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Making the Most of Your Capital Losses

Long-term capital gains are taxed at a lower rate than most other forms of income. Specifically, they are taxed at:

  • A 0% rate if they fit into the 10-15% income tax brackets,
  • 15% if they fit into the 25-35% tax brackets, and
  • 20% if they end up in the new 39.6% tax bracket.*

As a result, when you have capital losses, it’s ideal when those losses can be used to offset ordinary income such as wages (given their relatively higher tax rate) rather than capital gains (given their relatively lower tax rate).

However, in a given year, your capital losses are first used to offset your capital gains. It’s only when your losses exceed your gains that you can use them (subject to a $3,000 limit per year) to offset ordinary income.

Therefore, it can sometimes be beneficial to avoid realizing capital gains and losses in the same year.

For example, if you sold a stock for a $5,000 capital gain this year, and you have another stock (that you plan to eventually sell) that currently has a $5,000 unrealized capital loss, you may want to wait until next year to sell the other stock, so that you can pay the low tax rate on your capital gain this year, then use your capital loss to offset ordinary income over the next two years.

And conversely if you have realized capital losses this year, you may want to wait until next year to realize capital gains (thereby allowing $3,000 of this year’s capital losses to offset ordinary income).

There Are Exceptions!

Due to the annual $3,000 limit on the deduction for net capital losses, the total savings for this strategy is limited to a few hundred dollars per year (specifically, $3,000, multiplied by the difference between your marginal tax rate for ordinary income and your marginal tax rate for long-term capital gains).

In other words, while it’s helpful to keep this strategy in mind, there will often be other considerations that are more important.

For example, if a few individual stocks make up a huge portion of your overall portfolio, it could very well make sense to sell all of them sooner rather than later so that you can diversify your portfolio as quickly as possible — even if doing so is not the most tax-efficient approach.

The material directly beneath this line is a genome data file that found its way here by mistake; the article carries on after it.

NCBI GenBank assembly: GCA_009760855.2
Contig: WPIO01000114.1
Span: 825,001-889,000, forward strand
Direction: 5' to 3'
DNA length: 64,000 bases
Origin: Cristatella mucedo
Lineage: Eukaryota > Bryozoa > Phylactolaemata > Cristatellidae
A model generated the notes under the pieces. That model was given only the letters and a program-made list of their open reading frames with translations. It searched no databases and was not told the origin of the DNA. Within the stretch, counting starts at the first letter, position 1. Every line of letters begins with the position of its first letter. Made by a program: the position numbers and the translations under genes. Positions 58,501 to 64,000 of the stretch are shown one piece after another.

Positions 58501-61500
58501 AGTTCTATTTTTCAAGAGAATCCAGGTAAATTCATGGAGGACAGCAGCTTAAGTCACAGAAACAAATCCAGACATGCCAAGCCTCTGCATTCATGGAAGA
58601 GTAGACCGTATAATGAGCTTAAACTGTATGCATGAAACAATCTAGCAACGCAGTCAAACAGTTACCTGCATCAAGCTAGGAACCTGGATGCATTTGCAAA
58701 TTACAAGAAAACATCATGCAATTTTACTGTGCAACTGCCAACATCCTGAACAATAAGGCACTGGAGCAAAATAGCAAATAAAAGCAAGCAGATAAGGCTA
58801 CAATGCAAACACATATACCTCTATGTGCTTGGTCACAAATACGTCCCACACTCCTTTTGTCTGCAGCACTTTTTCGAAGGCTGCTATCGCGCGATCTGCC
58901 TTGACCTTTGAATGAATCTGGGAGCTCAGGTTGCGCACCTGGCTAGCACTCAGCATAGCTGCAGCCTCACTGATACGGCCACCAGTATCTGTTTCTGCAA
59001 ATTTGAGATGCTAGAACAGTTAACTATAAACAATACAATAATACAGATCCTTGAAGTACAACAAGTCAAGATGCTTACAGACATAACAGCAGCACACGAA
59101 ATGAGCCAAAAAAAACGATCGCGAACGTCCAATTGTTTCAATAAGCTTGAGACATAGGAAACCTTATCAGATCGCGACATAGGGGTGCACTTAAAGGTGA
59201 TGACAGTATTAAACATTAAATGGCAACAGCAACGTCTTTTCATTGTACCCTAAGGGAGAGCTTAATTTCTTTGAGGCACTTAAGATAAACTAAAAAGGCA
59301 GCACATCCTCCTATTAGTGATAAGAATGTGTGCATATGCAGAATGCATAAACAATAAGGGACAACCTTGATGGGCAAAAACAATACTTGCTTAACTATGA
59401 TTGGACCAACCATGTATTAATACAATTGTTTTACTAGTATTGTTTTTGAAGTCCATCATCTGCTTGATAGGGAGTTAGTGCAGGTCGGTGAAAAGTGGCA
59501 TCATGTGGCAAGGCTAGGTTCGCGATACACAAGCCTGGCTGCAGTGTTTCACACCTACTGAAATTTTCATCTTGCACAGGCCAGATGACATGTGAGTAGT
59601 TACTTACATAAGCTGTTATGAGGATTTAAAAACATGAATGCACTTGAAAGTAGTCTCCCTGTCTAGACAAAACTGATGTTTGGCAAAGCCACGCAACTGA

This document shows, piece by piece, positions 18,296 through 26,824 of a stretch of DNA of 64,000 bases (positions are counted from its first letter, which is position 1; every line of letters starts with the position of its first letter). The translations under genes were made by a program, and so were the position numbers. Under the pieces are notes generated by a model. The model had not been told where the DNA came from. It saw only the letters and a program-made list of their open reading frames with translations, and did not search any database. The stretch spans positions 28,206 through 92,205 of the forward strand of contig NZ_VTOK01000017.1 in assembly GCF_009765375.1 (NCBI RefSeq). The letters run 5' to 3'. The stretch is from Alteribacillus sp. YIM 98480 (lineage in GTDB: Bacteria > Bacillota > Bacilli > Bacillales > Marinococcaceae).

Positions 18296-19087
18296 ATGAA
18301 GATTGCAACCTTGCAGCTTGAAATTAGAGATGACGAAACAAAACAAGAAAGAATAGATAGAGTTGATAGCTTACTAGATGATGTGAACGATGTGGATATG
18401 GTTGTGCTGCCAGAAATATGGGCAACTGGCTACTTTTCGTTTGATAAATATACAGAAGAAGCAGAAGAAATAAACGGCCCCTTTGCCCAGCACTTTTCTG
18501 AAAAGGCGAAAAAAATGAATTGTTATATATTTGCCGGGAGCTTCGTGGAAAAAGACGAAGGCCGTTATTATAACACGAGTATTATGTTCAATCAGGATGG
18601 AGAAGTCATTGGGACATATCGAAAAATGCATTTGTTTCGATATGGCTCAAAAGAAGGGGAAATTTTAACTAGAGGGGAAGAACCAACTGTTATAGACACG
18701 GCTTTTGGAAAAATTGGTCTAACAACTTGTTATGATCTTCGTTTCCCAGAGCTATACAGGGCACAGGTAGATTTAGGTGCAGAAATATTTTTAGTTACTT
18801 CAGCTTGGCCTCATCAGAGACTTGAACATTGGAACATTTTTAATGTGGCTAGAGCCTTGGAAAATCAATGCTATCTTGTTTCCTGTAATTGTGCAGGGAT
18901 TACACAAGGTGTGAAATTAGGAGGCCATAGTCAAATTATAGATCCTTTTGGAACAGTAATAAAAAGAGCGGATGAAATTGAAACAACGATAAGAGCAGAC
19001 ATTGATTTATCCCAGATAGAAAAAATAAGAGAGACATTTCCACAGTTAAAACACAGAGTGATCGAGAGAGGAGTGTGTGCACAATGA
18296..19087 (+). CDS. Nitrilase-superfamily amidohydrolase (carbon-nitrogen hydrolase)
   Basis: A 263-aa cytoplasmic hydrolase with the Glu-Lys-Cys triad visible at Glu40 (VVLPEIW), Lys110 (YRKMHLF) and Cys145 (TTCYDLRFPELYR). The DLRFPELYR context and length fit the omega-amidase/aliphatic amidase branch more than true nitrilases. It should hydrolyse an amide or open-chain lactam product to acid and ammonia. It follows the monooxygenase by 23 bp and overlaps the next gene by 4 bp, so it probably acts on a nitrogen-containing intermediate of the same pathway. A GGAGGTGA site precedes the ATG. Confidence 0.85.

Or, if you have sold some investments for gains this year, and you have an unrealized capital loss that’s so big that it will not only offset this year’s capital gains, but also provide for many years worth of $3,000 deductions, you may want to just go ahead and take the loss now.

*If your modified adjusted gross income is $200,000 or more ($250,000 if married filing jointly), your capital gains will also be subject to the new 3.8% Medicare surtax on net investment income. But even still, your marginal tax rate for long-term capital gains will be less than your marginal tax rate for ordinary income.

For More Information, See My Related Book:

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Taxes Made Simple: Income Taxes Explained in 100 Pages or Less

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Comments

  1. We’re currently carrying a ton of losses from some tax loss harvesting during the recent down times and have been using it to offset $3k of ordinary income every year. As you point out, the $3k limit means that it doesn’t have a huge impact, but it’s nice annual savings. Unless we realize some large gains, we’ll be able to do this for years to come.

  2. Does “ordinary income” subject to the $3K annual offset include ordinary (not qualified) dividends (from stock or bond funds) that are taxed at ordinary income rates?

    In other words, if I’m retired (early) and living solely off of investment income (dividends + capital gains from taxable (non-IRA) accounts), can I offset ordinary dividends with capital losses? Didn’t think I could.

  3. Steven,

    The $3,000 amount for net capital losses is just a plain-old deduction. It shows up on line 13 of Form 1040. In other words, it should be able to offset any taxable income that you have.

  4. Yes, what Mike said. It’s quite nice, though I wish it was more than $3k. At the very list, they should index it to inflation.

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